An object of the present invention is to provide a rotary drilling head having a pressurized lubrication system combined with a unique seal arrangement between a stationary housing and a rotary internal spindle to not only provide continuous and adequate lubrication for the supporting bearing assemblies but also to preclude the entry of abrasive particles into the interface between the spindle and housing in order to assure longevity of these components.
Another object of the invention is to provide a rotary drilling head incorporating a split clamp structure securing the housing into the tubular base to facilitate easy removal thereof for replacement or interchange of components.
A further object of the invention is to provide a rotary drilling head having easily replaceable and interchangeable components to enable easy repair and replacement of components and to enable the drilling head to be utilized with various types of stripper rubbers depending upon the drilling apparatus with which the drilling head will be used and installational requirements for each drilling operation.
Still another object of the invention is to provide a rotary drilling head which is effective in operation, easily repaired and maintained, long wearing and capable of assembly and disassembly in a short time.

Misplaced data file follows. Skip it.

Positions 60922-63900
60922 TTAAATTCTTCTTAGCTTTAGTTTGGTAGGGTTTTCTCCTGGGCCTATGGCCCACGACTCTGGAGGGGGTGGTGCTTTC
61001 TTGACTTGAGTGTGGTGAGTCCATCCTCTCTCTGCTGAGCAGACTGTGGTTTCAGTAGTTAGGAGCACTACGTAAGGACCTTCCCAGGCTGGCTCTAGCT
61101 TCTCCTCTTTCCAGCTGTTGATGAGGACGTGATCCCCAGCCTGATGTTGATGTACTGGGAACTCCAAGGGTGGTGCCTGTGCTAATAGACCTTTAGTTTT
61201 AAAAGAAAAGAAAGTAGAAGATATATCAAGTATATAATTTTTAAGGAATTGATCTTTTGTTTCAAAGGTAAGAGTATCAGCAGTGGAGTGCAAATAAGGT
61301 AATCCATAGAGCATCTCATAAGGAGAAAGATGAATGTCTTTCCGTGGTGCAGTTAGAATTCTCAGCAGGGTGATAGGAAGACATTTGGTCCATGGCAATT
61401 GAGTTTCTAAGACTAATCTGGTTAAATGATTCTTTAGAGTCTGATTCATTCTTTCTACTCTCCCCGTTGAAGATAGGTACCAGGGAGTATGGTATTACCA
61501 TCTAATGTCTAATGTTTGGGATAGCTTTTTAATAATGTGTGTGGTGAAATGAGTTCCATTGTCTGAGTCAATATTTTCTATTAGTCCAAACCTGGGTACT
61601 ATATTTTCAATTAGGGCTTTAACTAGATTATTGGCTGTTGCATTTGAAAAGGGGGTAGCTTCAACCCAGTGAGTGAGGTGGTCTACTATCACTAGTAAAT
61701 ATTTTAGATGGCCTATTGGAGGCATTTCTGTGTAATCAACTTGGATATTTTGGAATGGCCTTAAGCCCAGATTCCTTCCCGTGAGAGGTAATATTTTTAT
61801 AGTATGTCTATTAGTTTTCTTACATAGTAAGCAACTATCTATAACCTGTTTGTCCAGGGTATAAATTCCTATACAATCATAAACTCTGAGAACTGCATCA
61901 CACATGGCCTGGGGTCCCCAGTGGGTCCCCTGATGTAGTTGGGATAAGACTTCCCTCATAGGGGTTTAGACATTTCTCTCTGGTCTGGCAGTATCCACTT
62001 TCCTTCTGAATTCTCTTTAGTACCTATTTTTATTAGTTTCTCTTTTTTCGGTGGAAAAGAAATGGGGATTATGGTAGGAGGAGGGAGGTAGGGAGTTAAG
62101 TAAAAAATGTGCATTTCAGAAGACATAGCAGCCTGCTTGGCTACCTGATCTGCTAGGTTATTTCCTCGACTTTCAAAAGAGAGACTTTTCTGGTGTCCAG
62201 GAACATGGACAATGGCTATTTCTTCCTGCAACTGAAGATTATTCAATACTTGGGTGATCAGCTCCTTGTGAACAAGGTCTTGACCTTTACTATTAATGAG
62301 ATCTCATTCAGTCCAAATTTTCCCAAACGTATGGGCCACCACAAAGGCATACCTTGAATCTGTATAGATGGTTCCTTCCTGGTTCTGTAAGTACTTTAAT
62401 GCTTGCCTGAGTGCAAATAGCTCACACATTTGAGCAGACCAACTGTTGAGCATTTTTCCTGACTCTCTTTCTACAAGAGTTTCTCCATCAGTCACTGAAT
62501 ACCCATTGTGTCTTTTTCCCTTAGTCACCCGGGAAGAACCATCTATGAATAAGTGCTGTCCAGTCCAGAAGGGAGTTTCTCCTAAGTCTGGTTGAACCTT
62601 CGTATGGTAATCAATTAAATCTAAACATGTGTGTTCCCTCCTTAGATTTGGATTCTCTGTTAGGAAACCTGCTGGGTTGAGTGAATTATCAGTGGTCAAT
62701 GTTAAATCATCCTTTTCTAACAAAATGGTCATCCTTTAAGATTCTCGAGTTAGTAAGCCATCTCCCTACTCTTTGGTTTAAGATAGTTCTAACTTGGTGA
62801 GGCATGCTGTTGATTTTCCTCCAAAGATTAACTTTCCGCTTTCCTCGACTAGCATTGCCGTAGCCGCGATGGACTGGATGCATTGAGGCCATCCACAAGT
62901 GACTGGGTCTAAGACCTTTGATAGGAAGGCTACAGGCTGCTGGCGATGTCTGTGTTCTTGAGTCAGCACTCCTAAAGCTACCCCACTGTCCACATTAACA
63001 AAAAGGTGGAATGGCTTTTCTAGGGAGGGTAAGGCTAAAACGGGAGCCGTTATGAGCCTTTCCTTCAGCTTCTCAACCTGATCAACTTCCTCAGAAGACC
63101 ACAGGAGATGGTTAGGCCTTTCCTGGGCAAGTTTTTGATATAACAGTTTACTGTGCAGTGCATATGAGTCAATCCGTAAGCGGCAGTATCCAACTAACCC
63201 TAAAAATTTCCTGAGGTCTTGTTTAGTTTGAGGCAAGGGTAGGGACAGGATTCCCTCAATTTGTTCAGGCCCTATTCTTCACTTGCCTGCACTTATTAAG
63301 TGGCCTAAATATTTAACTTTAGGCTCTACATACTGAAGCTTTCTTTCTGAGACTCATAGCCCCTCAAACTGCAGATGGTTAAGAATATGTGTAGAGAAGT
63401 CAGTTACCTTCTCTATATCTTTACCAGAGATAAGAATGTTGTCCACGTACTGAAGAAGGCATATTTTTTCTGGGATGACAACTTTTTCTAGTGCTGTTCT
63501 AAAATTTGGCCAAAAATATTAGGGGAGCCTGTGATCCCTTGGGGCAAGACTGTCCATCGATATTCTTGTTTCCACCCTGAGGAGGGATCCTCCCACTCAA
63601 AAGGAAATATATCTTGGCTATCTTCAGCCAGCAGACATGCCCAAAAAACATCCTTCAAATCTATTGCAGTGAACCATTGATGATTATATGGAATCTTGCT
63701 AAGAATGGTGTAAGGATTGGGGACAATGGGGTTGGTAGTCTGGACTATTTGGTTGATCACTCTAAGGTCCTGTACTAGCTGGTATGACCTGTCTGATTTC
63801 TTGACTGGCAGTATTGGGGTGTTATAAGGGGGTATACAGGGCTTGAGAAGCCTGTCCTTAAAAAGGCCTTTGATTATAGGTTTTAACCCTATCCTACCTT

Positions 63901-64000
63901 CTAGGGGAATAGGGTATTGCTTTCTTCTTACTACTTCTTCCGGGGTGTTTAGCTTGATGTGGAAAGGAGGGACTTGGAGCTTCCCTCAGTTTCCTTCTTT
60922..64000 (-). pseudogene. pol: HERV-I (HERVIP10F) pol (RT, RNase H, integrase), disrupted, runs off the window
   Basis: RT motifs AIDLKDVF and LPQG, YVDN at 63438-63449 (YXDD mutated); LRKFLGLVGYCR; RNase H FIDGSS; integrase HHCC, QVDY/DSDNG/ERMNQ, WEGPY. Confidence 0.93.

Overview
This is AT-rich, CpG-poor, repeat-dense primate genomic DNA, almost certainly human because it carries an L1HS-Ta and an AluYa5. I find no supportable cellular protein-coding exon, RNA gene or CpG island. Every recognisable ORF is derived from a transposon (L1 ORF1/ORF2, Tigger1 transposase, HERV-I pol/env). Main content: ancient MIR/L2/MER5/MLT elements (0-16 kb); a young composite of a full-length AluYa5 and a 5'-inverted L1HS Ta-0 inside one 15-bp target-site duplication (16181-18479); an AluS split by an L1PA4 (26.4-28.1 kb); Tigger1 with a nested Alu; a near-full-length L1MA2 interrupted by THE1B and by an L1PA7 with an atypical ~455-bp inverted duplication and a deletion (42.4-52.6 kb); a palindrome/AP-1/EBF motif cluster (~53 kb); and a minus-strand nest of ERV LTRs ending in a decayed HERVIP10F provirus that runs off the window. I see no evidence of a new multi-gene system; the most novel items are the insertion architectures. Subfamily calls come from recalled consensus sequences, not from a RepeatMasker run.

These together with other objects and advantages which will become subsequently apparent reside in the details of construction and operation as more fully hereinafter described and claimed, reference being had to the accompanying drawings forming a part hereof, wherein like numerals refer to like parts throughout.
FIG. 1 is a perspective view of the rotary drilling head of the present invention.
FIG. 2 is a top plan view of the rotary drilling head.
FIG. 3 is a longitudinal, vertical sectional view taken substantially upon a plane passing along section line 3--3 of FIG. 1 illustrating the specific structural arrangement and association of the components of the rotary drilling head.